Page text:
In 2004, Harmony’s marginal Free State gold-mine, Joel, distinguished itself, after being short-listed for the past three years, by winning the Department of Minerals and Energy’s Mine Health and Safety Council’s Achievement Flag. Joel has also managed a satis-factory financial performance last year.
Mining Weekly paid a visit to Joel’s new GM Paul van As and its new mining manager, Edgar Chandomba, who valiantly tried to provide answers, in spite of having been on the mine for a mere seven days.
Mining Weekly also spoke to Safety and Health manager Marius Barnard, a man with broad shoulders needed to carry the responsibility of Joel’s safety initiative.
“Safety is an extended journeyas it is a case of making steady progress every day,” he explains.
“We have a very simple but strict safety system on the mine, whichreally works for us,” he adds.
He escorts Mining Weekly to the shaft for a trip underground to see firsthand the standards that are applied.
At the shaft, Mining Weekly was introduced to four National Union of Mineworkers (NUM) safety and health representatives, a group of people too often overlooked in the broader scheme of things.
Their spokesperson Ndumiso Lubala explainsthat safety at Joel is amatter of teamwork, between the union, management and the workforce.
“Every worker has the right to perform his or her job in safety, and it is the mandate of the unions to ensure this happens,” he explains.
As fulltime health and safety representatives (FTHSR), Lubala and his colleagues go underground daily to communicate the safety message to their members.
Every underground crew has a FTHSR as an integral member of the team.
Communication, rather than pressure, is the key to success in safety at Joel, Lubala explains.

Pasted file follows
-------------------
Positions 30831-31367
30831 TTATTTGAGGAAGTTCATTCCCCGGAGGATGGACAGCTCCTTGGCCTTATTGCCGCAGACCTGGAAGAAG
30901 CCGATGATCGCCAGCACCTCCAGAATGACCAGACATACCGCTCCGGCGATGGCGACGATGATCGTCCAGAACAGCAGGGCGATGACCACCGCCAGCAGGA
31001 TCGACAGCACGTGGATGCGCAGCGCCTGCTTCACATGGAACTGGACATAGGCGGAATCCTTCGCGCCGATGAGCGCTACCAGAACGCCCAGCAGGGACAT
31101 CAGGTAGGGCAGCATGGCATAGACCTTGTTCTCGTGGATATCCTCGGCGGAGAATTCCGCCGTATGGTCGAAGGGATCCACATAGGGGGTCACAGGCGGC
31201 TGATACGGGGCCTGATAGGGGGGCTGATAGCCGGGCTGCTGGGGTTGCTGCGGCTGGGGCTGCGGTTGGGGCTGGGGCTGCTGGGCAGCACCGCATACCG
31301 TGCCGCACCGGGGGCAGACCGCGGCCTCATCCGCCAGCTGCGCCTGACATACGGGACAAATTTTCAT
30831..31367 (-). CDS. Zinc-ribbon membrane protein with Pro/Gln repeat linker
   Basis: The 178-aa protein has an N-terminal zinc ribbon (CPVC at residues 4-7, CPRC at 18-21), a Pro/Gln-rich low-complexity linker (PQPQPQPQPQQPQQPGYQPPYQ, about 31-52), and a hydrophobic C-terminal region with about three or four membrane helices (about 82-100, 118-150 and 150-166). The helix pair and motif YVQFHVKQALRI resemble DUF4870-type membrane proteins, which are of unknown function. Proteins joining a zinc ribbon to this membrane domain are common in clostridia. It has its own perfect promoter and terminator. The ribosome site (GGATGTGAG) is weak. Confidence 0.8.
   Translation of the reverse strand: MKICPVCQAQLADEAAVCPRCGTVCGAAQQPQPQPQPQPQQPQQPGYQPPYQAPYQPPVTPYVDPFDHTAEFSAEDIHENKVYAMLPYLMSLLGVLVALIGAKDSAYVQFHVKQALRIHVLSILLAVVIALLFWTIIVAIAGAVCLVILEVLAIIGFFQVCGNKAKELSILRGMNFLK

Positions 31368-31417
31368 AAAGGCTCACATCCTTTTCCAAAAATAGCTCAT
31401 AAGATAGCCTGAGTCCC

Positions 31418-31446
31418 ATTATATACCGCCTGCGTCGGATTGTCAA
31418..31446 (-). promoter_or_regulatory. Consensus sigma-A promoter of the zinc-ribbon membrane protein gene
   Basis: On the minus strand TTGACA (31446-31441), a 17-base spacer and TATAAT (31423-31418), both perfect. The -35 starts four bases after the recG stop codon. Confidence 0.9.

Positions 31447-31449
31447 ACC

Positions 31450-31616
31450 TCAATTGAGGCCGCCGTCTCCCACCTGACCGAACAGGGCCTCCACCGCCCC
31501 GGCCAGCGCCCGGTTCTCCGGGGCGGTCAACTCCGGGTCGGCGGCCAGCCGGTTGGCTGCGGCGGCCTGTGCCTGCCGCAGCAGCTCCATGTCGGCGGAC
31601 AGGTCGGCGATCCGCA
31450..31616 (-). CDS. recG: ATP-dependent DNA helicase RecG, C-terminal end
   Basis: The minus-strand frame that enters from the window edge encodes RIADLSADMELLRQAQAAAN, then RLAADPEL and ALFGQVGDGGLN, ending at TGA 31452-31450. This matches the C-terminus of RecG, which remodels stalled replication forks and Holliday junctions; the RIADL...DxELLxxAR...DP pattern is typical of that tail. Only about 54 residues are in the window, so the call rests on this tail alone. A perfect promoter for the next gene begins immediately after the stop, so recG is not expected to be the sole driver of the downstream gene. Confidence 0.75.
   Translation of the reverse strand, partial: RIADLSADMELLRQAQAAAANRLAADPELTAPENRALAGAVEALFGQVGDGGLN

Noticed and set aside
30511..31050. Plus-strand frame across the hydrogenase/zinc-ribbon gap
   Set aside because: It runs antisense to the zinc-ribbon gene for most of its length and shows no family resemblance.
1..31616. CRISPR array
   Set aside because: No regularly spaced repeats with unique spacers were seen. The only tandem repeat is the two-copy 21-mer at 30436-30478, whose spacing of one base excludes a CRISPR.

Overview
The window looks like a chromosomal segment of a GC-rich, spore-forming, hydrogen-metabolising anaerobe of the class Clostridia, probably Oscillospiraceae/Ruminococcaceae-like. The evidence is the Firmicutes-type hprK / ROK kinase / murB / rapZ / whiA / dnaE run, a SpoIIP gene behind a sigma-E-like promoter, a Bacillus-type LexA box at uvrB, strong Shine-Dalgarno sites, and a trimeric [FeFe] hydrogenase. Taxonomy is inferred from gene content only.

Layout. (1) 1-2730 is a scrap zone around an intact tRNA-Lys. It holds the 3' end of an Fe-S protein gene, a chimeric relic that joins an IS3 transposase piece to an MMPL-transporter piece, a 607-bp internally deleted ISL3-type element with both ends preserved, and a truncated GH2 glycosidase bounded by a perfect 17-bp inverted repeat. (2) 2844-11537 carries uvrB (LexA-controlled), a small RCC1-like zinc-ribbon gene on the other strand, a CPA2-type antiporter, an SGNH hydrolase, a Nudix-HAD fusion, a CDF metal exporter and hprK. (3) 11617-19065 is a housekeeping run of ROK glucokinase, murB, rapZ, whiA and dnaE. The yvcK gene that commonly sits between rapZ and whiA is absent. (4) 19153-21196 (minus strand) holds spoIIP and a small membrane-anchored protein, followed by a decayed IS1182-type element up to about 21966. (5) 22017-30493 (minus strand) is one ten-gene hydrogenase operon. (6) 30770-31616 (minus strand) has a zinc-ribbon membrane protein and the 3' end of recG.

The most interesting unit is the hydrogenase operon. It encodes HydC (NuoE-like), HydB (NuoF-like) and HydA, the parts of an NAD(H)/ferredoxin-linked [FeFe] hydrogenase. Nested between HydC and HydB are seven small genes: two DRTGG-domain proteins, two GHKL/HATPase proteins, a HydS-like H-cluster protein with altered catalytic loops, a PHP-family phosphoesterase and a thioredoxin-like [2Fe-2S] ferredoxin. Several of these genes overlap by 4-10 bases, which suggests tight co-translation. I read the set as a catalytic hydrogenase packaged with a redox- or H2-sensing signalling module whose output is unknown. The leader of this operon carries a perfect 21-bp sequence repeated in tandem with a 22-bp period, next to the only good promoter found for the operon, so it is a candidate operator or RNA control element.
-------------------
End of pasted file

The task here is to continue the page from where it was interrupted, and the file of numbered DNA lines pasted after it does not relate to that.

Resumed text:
The NUM represent-atives explain that theyhave an excellent relationship with Joel management.
From the mine side, Van As explains that he will be looking to enhance this relationship in the future.
When one enters the cage, eye protection must be worn, and a NUM safety representative asks this Mining Weekly journalist to put his lamp on his hat, and not to wear it around his neck, as he is accustomed. It is often smaller things ona mine that point the way togreater truths. Alighting from the cage on 90 level, in spite of the marginalnature of the mine, the housekeeping standards are good.
Barnard explains that much of this work is squeezed in over weekends.
On many mines, chairlift declines tend to be littered with discarded cigarette packets, ‘stompies’, used spray cans and other rubbish.
The chairlift declines at Joel are completely free of debris.
“It is a question of attitude,” explains Barnard.
“We start on-surface with the right attitude to our mine and to safety and this thinking is carriedinto the cage, along the levelsand all the way to the face,” he adds.
‘Stop and look’ saves lives
At a neat waiting place in a haulage on the mine’s 110 level,production coach Jannie Raath uses the communication board to explain his daily safety programme.
Every Thursday at 05:15, there is a safety meeting of all management and supervisorystaff where all incidents andaccidents, which have happenedin the Harmony group, are ana-lysed and discussed, he explains.
“Things can get really heated in these meetings,” picks up Barnard, “however, we would rather have pride injured than people.” Fundamental to mine safety is the practice of issue-based riskassessments, Raath continues.
Before any task is undertaken, all the possible hazards are identified. Priority is given to the various hazards and an action plan is set up to counter these.